The Bureau of Labor Statistics revised its labor productivity figures for the first quarter, with very modest changes overall. Labor productivity for the manufacturing sector rose 3.5 percent for the quarter, just slightly lower than the original estimate of 3.8 percent. This increase stemmed from a 5.3 percent gain in output in the first quarter.
One area where there was a very significant revision was in the compensation and unit labor cost measures. This was true for all businesses, and I suspect that some of it could be tied to what we saw in the personal income data at year’s end as individuals worried about possible higher taxes related to the fiscal cliff deal. Hourly compensation for nonfarm businesses was revised from an earlier estimate of 2.7 percent to a new figure of 9.9 percent. I can only guess that this was due to accelerated end-of-year payouts, including dividend payments and bonuses, as companies sought to avoid possibly higher tax rates in 2013.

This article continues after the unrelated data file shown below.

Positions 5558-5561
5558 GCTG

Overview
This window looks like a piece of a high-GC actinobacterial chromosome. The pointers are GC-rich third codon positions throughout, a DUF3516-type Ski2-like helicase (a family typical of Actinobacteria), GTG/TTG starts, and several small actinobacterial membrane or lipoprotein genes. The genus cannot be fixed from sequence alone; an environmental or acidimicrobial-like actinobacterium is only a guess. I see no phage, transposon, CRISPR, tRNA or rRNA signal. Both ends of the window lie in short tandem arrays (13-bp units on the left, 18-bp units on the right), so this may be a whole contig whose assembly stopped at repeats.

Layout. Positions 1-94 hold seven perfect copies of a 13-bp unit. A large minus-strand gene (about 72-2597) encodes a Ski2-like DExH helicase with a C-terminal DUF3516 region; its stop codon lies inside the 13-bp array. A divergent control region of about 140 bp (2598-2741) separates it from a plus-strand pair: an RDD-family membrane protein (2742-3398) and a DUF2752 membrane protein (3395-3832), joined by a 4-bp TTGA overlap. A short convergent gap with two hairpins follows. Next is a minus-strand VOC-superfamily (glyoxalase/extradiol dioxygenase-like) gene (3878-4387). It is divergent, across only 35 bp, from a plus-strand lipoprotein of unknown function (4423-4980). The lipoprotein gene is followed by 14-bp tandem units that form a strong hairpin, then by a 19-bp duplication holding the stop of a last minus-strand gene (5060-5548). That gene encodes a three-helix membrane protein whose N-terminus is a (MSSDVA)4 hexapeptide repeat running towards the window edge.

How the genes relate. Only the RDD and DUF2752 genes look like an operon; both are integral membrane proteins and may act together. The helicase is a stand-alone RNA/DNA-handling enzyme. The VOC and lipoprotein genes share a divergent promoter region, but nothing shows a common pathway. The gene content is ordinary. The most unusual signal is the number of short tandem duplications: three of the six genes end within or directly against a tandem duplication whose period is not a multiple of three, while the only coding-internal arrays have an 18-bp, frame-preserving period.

For manufacturers, hourly compensation was changed from a gain of 0.4 percent to an increase of 16.7 percent. As a result, unit labor costs for in the fourth quarter, which had originally been estimated to fall by 1.8 percent, were instead up by 14.0 percent. With such a dramatic shift, we see the reverse of that in the first quarter of 2013. Hourly compensation declined by 6.9 percent, with unit labor costs down by 10.0 percent.
Despite these large revisions, the larger storyline is still the same. Manufacturers increased their productivity fairly strongly in the first quarter of this year, assisted by higher output and by an ever-present desire to operate more leanly.
In the larger economy, labor productivity in the nonfarm business sector rose 0.5 percent, below its original estimate of 0.7 percent. Still, this was an improvement from the 1.7 percent decline in the prior quarter, and this gain was largely due to an increase in output of 2.1 percent.
Chad Moutray is chief economist, National Association of Manufacturers.